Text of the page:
Are Google Books references frowned on at all?

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ithinkso
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I've been going through some stuff I'm I can see my reference list containing quite a lot of Google Books links, for example :

Code:
Mullins, C.S. (2012). Database Administration: The Complete Guide to DBA Practices
and Procedures. Pearson Education. isbn: 9780133012729. url: https://books.
google.co.uk/books?id=JWoKCHJheSUC.
I'm just wondering if anyone frowns on using Google books (if every reference was from Google Book) or whether it's cool?

It's still a book, and providing the integrity of the publisher is there or whatever I can't see the problem.

I could imagine there being a case for such a method not promoting deep reading of a subject, but not sure that this would come into it.

Just curious, cheers
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josh_v
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(Original post by ithinkso)
I've been going through some stuff I'm I can see my reference list containing quite a lot of Google Books links, for example :

Code:
Mullins, C.S. (2012). Database Administration: The Complete Guide to DBA Practices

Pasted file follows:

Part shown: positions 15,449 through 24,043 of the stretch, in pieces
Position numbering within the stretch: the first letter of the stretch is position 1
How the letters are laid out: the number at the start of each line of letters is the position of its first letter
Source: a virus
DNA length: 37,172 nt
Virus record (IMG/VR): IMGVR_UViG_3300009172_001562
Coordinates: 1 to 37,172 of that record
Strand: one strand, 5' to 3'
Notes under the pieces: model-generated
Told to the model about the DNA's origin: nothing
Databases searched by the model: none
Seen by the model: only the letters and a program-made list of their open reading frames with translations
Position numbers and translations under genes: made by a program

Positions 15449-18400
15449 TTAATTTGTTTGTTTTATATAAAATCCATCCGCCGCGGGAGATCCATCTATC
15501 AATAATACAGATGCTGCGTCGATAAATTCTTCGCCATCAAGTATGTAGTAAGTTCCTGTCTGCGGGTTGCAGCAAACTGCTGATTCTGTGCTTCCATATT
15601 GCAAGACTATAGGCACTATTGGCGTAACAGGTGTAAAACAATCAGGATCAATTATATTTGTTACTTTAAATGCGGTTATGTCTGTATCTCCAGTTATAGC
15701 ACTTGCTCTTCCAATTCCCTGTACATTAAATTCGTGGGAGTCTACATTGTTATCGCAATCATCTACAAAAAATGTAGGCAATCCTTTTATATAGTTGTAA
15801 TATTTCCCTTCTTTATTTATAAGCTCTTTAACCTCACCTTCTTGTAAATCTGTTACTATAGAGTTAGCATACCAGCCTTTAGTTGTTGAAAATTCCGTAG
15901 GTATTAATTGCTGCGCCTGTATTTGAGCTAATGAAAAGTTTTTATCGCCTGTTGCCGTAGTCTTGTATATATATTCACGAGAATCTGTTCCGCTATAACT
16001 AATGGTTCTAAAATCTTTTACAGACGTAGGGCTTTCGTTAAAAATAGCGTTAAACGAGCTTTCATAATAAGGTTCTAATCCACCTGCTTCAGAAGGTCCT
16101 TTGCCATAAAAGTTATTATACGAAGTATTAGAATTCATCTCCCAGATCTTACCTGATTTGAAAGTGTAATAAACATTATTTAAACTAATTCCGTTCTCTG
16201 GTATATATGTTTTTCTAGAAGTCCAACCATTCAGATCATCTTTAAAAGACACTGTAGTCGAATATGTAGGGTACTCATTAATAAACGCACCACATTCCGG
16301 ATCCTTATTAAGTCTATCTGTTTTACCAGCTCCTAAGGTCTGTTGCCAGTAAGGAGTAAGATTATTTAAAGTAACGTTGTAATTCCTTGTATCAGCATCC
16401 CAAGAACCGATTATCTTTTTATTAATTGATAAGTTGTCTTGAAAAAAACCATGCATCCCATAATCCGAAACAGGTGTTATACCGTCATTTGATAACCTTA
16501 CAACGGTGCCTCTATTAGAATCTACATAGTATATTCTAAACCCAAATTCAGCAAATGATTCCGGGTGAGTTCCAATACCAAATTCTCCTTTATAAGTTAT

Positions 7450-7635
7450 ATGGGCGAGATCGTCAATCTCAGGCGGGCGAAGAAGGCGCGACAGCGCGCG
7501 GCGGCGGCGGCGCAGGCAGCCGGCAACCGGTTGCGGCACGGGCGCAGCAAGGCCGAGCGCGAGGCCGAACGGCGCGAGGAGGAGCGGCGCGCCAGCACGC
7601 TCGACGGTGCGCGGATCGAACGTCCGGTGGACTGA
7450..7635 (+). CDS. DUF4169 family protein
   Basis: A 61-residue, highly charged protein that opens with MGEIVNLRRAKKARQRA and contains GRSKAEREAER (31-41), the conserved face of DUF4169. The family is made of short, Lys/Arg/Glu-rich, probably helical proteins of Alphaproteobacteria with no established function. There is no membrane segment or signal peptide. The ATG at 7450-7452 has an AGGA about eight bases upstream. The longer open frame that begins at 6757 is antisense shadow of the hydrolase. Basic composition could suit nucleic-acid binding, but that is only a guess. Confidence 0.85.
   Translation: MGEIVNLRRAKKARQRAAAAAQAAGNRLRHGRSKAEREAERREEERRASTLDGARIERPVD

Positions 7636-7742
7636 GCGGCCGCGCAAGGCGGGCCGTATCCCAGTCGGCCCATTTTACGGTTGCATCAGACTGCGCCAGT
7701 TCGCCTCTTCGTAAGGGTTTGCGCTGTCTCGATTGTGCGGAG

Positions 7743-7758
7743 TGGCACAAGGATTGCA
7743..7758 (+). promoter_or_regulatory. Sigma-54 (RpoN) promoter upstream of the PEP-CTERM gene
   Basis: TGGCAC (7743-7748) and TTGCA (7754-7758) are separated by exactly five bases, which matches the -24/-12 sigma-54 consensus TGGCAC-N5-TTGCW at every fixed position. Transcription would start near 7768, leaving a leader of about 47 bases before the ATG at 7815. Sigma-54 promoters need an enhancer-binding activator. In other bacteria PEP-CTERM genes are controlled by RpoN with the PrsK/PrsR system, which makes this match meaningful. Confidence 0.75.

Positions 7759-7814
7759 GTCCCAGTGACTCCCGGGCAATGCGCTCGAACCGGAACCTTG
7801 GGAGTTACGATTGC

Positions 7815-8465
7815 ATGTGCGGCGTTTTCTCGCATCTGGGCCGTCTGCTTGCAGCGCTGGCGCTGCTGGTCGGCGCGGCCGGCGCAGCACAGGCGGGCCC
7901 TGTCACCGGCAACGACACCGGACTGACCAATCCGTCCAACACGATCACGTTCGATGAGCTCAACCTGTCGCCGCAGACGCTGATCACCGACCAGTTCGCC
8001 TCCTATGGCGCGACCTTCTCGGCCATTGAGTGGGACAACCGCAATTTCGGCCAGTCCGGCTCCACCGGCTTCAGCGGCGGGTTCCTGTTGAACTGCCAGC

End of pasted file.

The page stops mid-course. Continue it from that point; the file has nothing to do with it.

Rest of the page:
and Procedures. Pearson Education. isbn: 9780133012729. url: https://books.
google.co.uk/books?id=JWoKCHJheSUC.
I'm just wondering if anyone frowns on using Google books (if every reference was from Google Book) or whether it's cool?

It's still a book, and providing the integrity of the publisher is there or whatever I can't see the problem.

I could imagine there being a case for such a method not promoting deep reading of a subject, but not sure that this would come into it.

Just curious, cheers
I never personally used Google Books. Why not just reference the original book?
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ithinkso
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(Original post by josh_v)
I never personally used Google Books. Why not just reference the original book?
Because I don't have access to the book.

Or do you mean reference the original book without using the Google info?

Code:
22 @book{mullins2012database,
 23           title={Database Administration: The Complete Guide to DBA Practices and Procedures},
 24             author={Mullins, C.S.},
 25               isbn={9780133012729},
 26                 url={https://books.google.co.uk/books?id=JWoKCHJheSUC},
 27                   year={2012},
 28                     publisher={Pearson Education}
 29 }
~                                                                                                       
~


I could just delete the URL part from them all so it was like

Code:
22 @book{mullins2012database,
 23           title={Database Administration: The Complete Guide to DBA Practices and Procedures},
 24             author={Mullins, C.S.},
 25               isbn={9780133012729},
 27                   year={2012},
 28                     publisher={Pearson Education}
 29 }
~                                                                                                       
~



Not sure if that's what you mean though.
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Klix88